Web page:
Utilization trends at a multidisciplinary prostate cancer clinic: Initial 5-year experience from the duke prostate center

Suzanne Biehn Stewart, Lionel L. Baez, Cary N. Robertson, Stephen J. Freedland, Thomas J. Polascik, Donghua Xie, Bridget F. Koontz, Zeljko Vujaskovic, W. Robert Lee, Andrew J. Armstrong, Phillip G. Febbo, Daniel J. George, Judd W. Moul

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17 Scopus citations


Purpose: The multidisciplinary approach is becoming increasingly encouraged but little is known about the multidisciplinary experience compared to routine care. For patients with prostate cancer the goal is to provide evaluations by urologists, medical and radiation oncologists at a single visit. Although additional resources are required, this strategy may enhance the overall health care experience. We compared utilization determinants between a multidisciplinary and a urology prostate cancer clinic at Duke University Medical Center and identified factors associated with pursuing treatment at the university medical center for multidisciplinary clinic patients. Materials and Methods: We retrospectively analyzed data on patients referred for primary prostate cancer treatment evaluation at Duke University Medical Center from 2005 to 2009. Comparisons between 701 multidisciplinary clinic and 1,318 urology prostate cancer clinic patients were examined with the rank sum and chi-square tests. Predictive factors for pursuing treatment at the university medical center were assessed using multivariate adjusted logistic regression. Results: Compared to patients at the urology prostate cancer clinic those at the multidisciplinary clinic were more likely to be younger and white, have a higher income and travel a longer distance for evaluation. Of multidisciplinary clinic patients 58% pursued primary treatment at the university medical center. They were more likely to be younger, black and physician referred, have a lower income and reside closer to the medical center. Factors predictive of pursuing treatment at the medical center included high risk disease and physician referral. Factors predictive of not receiving care at the university medical center were income greater than $40,000 and a distance traveled of greater than 100 miles. Conclusions: A different patient demographic is using the multidisciplinary approach. However, when treatment is pursued at the institution providing multidisciplinary services, the patient demographic resembles that of the treating institution.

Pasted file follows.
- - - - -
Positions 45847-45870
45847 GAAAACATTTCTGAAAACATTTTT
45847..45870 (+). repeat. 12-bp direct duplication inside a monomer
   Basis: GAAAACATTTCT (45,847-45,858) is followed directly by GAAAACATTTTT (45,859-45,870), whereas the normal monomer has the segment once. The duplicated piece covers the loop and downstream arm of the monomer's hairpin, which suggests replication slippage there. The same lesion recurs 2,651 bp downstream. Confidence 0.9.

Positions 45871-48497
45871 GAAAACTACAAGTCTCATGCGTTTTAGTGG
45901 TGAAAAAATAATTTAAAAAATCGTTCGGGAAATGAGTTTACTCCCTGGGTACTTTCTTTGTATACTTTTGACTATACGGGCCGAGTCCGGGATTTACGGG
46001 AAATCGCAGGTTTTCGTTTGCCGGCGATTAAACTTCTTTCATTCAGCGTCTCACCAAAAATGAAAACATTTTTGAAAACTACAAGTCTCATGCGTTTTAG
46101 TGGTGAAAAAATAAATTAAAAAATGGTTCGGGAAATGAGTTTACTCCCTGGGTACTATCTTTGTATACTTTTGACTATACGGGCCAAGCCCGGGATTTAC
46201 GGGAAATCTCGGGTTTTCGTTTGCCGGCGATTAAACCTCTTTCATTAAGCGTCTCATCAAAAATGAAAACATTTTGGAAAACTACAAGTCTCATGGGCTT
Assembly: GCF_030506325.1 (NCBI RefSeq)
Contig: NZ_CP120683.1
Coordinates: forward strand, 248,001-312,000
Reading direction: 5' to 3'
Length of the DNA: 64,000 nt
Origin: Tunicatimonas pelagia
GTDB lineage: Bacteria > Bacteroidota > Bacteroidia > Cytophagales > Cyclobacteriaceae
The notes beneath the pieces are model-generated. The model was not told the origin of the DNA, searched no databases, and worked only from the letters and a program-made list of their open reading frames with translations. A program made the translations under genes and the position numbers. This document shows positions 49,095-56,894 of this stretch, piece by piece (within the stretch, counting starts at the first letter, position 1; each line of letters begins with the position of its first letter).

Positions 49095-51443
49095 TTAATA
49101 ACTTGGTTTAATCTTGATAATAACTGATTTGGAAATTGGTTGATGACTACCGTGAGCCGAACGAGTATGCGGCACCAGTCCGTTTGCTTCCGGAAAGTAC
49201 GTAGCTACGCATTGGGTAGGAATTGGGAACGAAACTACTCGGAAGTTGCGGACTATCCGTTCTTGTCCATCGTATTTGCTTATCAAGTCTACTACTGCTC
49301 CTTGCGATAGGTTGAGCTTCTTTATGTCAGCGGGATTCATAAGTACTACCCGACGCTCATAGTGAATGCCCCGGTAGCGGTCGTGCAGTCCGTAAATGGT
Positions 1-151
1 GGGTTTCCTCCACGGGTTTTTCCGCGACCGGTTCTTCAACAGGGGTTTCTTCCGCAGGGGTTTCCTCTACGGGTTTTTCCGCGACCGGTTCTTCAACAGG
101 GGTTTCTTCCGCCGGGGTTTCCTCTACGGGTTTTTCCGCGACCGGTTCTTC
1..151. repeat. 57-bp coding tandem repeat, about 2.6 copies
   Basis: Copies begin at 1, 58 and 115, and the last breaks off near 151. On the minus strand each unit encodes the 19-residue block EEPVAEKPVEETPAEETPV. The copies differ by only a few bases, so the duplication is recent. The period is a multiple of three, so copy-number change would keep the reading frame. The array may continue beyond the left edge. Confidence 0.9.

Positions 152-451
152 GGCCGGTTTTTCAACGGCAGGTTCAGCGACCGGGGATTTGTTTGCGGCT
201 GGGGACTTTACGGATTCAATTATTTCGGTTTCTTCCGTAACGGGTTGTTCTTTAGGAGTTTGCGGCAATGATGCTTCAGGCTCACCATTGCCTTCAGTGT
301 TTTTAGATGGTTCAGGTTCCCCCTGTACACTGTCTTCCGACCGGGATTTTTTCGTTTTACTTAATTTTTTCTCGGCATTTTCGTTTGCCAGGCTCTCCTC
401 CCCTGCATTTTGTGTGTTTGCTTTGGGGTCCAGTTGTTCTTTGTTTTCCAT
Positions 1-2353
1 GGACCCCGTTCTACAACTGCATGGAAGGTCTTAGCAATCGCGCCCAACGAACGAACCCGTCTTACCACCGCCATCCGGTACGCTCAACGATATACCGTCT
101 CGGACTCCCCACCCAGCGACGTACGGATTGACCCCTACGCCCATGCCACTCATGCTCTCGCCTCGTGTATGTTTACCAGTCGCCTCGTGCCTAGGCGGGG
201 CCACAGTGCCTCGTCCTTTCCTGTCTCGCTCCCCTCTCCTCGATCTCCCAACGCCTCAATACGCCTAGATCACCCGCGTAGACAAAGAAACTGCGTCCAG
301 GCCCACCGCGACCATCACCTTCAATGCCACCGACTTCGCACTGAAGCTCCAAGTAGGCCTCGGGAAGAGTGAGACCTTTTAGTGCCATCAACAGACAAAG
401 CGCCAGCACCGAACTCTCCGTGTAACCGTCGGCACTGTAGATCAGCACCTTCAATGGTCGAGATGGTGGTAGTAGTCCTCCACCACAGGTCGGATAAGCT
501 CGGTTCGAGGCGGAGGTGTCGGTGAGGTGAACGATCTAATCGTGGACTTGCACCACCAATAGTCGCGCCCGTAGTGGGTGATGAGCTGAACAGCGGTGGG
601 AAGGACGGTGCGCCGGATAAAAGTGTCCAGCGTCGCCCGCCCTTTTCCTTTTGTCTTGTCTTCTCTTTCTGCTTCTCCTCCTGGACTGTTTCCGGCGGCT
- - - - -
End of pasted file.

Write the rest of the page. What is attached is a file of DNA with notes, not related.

Original languageEnglish (US)
Pages (from-to)103-108
Number of pages6
JournalJournal of Urology
Issue number1
Publication statusPublished - Jan 1 2012


All Science Journal Classification (ASJC) codes

  • Urology

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